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Let $A$ be a finite-dimensional simple algebra over $\mathbb{C}$ of dimension $n$. By Wedderburn's theorem, we have that $A$ is isomorphic to a matrix ring $M_r(\mathbb{C})$, which is of dimension $r^2$ over $\mathbb{C}$, which would imply that $n$ the dimension of $A$ over $\mathbb{C}$ is necessarily square.

This is false, however, as there exist irreducible representations of group algebras $\mathbb{C}G$ with non-square (and in fact square-free) dimension.

Where is my confusion here?

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    $\begingroup$ $\mathbb{C}G$ is semisimple, not simple (unless $G$ is the trivial group). $\endgroup$ – darij grinberg Feb 28 '15 at 17:51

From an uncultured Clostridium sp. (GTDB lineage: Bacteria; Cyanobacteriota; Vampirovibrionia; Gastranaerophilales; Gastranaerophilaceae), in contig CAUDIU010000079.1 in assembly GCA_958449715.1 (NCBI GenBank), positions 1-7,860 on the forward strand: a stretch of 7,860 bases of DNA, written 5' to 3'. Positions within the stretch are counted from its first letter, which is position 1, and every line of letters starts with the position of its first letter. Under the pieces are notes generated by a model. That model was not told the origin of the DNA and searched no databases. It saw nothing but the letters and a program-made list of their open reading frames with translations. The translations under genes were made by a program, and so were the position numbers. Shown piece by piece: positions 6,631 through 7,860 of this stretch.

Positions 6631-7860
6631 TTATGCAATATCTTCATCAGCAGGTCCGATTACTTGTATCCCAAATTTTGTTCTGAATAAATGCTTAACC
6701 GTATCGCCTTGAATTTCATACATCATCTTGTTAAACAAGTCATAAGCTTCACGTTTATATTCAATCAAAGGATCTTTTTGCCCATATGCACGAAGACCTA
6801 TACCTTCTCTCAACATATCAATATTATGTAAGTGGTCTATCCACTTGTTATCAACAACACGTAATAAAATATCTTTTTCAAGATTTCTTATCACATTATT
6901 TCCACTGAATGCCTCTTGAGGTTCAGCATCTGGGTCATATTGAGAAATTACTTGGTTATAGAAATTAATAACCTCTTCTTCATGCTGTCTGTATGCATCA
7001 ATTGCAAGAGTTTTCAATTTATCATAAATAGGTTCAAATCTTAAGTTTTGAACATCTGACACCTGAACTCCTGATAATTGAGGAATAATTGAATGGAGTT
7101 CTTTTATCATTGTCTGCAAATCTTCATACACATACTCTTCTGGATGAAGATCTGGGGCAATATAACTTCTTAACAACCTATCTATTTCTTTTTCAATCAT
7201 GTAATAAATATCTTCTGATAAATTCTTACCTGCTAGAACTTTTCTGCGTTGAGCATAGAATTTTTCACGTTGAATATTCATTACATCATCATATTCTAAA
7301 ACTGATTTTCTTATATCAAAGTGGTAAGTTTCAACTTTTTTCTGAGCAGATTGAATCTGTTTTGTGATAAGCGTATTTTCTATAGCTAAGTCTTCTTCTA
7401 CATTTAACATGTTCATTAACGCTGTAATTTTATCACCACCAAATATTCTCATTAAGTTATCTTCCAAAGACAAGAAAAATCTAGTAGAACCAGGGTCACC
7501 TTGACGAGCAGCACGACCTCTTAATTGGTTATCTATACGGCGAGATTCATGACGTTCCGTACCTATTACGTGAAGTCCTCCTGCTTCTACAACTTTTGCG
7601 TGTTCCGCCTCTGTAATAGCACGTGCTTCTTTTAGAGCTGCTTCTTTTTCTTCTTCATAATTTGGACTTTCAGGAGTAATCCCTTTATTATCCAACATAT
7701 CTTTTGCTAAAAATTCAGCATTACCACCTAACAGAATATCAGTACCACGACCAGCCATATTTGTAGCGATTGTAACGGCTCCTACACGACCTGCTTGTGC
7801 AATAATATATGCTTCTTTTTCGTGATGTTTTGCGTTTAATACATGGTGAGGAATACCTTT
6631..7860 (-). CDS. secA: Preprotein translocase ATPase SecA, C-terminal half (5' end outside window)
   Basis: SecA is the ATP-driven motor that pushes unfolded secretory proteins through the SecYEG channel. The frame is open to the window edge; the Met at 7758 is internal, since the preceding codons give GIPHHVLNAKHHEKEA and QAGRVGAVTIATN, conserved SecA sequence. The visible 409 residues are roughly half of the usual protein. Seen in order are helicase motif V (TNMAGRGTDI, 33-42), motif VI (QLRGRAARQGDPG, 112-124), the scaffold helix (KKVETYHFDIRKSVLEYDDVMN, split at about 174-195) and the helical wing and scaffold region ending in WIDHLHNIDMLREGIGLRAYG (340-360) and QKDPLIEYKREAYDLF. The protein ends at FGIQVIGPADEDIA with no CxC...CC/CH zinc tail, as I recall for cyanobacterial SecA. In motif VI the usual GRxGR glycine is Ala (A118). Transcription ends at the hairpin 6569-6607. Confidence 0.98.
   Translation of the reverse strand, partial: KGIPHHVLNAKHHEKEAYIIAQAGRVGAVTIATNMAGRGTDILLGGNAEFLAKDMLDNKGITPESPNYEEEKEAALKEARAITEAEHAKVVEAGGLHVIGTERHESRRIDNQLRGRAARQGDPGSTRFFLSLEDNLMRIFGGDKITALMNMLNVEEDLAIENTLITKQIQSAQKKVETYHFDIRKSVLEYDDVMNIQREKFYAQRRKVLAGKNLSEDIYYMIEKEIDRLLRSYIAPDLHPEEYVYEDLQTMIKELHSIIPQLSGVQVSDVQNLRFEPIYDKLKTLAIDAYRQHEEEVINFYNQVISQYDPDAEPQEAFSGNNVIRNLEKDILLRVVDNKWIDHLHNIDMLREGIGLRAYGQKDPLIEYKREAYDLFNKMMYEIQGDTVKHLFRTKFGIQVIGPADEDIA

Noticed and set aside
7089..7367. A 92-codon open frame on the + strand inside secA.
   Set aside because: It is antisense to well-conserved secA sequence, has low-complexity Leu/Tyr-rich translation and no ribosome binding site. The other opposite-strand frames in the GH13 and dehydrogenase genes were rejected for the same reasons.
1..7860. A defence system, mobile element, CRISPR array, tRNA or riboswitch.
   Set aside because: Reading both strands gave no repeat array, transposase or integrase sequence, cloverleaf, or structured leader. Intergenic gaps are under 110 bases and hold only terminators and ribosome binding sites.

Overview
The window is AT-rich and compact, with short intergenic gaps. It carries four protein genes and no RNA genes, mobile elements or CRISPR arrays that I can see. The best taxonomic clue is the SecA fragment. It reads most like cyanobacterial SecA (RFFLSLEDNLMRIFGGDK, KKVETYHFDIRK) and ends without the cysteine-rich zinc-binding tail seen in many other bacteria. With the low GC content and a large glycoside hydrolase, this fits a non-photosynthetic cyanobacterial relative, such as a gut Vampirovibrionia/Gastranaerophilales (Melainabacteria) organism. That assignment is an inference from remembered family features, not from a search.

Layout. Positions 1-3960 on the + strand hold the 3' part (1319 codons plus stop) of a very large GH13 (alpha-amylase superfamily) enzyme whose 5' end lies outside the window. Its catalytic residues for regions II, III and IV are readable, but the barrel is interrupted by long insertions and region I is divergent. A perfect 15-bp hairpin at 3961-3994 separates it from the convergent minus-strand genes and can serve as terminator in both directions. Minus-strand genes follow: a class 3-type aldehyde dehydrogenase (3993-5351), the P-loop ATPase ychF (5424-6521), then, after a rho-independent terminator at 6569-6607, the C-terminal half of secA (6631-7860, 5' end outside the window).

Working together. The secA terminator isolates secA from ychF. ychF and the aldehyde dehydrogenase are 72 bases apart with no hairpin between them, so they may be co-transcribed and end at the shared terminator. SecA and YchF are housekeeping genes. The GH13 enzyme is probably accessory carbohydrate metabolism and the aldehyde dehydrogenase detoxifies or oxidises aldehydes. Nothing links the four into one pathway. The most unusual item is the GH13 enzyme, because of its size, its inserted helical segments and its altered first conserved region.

• $\begingroup$ Yes, but irreducible representations of $G$ are simple. $\endgroup$ – wedderburndimension Feb 28 '15 at 17:53
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    $\begingroup$ Oh, I see what you mean. But irreducible representations of $G$ are $\mathbb CG$-modules, not $\mathbb C$-algebras. That's a different beast. There is no Artin-Wedderburn theorem for modules. $\endgroup$ – darij grinberg Feb 28 '15 at 17:56
  • $\begingroup$ I see, thanks! The simple submodules of $\mathbb{C}G$ are generally not themselves simple rings. $\endgroup$ – wedderburndimension Feb 28 '15 at 18:06
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The (unique) left simple modulo of the algebra $M_r(\Bbb{C})$ is the column space $\Bbb{C}^r$. In other words the simple component of dimension $r^2$ has a simple module of dimension $r$.

Observe that in case of a finite group $G$ of order $n$ and dimensions of simple representations $d_1,d_2,\ldots,d_k$ we have the equation $$ n=d_1^2+d_2^2+\cdots+d_k^2. $$ It all fits magically together :-)

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